# Nested formulas

**What's in this article?**

- Learn how to create a nested formula to build a Klip.
- Step-by-step instructions.
- Examples of useful nested formulas.

## How to use nested formulas

You can create nested formulas that use multiple elements such as functions, expressions, and operators to manipulate your data. Nested formulas are an important part of Klipfolio Dashboard because they allow you to get exactly what you want out of your data. Nesting formulas can be as simple as using a SLICE function to clean up data before performing a math function, or as complex as nesting multiple functions within an ARRAY before formatting data in a series.

### Using nested formulas

There are so many different ways you can use nested formulas that providing precise instructions is very difficult. Instead, this article will provide a general overview of creating a nested formula and some examples of useful formulas.

### To create a nested formula

By using these formula editing tools, you can create nested formulas that are as complex or as simple as you want.

**Expression** – Allows you to add a set of parenthesis to tell the formula editor to evaluate this data first. Useful for nesting functions in complex equations, such as using a JOIN and ARRAY to create a comma separated list.

**Free Text or Number** – Allows you to manually enter text, number, or a function. This option is useful for inserting a value that is not available in your data source, such as a target value or dividing your values by a number.

**Wrap with Function** – Allows you to wrap selected elements in the formula field with a function of your choice. This option has a number of uses, such as nesting functions within each other to perform a complex calculation.

**Wrap with Expression** – Allows you to wrap selected elements in the formula field with a set of parenthesis. This is useful if you want to manipulate data you have assigned to the Klip using operators combined with free text.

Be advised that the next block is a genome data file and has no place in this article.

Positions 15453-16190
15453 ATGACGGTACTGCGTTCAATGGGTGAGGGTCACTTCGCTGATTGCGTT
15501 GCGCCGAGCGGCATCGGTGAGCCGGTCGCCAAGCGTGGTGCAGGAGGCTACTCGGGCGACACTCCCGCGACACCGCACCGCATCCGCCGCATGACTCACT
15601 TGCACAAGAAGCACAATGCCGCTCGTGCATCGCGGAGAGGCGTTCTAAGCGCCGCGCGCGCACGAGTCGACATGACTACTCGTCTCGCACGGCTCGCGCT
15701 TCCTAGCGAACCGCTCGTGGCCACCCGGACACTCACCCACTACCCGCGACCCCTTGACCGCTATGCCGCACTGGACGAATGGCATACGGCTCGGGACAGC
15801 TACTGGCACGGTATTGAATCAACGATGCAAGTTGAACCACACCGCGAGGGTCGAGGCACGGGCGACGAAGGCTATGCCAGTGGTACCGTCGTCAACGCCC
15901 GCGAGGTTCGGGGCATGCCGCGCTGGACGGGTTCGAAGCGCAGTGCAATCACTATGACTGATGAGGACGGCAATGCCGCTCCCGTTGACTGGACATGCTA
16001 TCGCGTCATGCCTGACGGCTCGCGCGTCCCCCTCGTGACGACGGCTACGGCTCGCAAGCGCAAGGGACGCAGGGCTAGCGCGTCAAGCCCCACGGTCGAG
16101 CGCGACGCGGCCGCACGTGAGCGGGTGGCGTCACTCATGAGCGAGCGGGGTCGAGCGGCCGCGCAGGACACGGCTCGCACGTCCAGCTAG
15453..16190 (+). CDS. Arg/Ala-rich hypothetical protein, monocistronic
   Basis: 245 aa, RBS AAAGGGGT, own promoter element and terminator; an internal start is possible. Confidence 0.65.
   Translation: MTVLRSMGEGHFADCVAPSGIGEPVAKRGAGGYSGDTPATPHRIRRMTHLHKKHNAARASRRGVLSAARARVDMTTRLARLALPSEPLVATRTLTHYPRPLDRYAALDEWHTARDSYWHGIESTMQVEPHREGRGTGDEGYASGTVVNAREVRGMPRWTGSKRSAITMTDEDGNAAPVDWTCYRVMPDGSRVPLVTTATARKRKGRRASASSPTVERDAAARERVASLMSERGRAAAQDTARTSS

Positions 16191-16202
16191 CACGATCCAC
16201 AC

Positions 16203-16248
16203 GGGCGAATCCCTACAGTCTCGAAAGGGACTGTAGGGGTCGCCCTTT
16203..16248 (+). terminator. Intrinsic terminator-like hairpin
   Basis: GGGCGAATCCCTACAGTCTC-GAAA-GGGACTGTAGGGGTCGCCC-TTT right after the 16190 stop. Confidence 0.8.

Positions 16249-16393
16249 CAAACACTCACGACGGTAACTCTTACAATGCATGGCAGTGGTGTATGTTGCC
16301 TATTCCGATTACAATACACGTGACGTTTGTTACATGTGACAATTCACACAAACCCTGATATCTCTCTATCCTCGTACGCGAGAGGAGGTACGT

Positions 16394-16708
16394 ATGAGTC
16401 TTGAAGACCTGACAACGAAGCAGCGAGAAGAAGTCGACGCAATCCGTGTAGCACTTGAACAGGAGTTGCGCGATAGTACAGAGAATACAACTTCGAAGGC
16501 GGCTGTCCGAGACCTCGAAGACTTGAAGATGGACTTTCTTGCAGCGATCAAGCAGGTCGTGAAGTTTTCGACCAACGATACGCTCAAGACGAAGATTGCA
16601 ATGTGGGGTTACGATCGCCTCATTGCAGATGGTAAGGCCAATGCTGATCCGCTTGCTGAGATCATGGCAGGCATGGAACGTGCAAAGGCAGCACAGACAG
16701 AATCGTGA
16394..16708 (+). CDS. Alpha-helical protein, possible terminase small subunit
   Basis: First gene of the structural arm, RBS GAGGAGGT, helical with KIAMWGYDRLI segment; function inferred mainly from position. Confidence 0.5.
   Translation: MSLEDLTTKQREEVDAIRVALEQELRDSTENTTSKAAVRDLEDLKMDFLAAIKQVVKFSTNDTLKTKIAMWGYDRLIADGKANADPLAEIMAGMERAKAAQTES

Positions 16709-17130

## Examples of nested formulas

The following examples of nested formulas use either the Wrap with Function or Wrap with Expression option. These examples are designed to show a few of the ways you can use a nested formula – refer to the relevant how to article to learn more about the specific functions in each formula.

### SLICE function with a math function

The SLICE function is ideal for nesting within a formula because it allows you to specify what values to include in the Klip and also removes the first value, such as column header. This works well with any of the Math functions provided like a SUM, AVERAGE, MIN/MAX/MEDIAN, and other similar functions. In fact, the SLICE function can work in any number of nested formulas so long as you need to clean-up your data source prior to performing an equation.

### ARRAY function with a math function

The ARRAY function is ideal for creating a nested formula because it formats data as a series of values in the order you have specified. By using either of the Wrap functions (see above), you can perform an equation on each value(s) in the series to create a column of data or to plot data points for a chart/graph. If you are using an entire column of data in your equation, consider using the SLICE function to clean that data before performing your equation.

### ARRAY and JOIN functions to create a comma separated list

The ARRAY and JOIN functions can be used together to create a comma separated list of values for use in a spark line, spark bar, or win / loss chart. The JOIN returns a set of selected values as single value separated by a comma. For example, a column or row of values will be compressed into a single data point (12, 13, 14, 15). The ARRAY allows you to create a series of values in a specified order.

### IF function with operators

The IF function is designed to perform a logic equation that returns a result for instances where the condition is true and where the condition is false. By wrapping the condition element of the IF function with an expression, you can create an equation that tests the values using an equation (eg, A:A>500). Based on the result of the equation, your Klip will display either the if true or if false parameter in your Klip. One interesting way you can use this type of equation is with wrapping the entire function in a TRIM and using a BLANK function for one of the parameters. The TRIM function removes all blank values from the Klip, while using a BLANK function as a parameter inserts blank values where the condition is not met.

### What's next?

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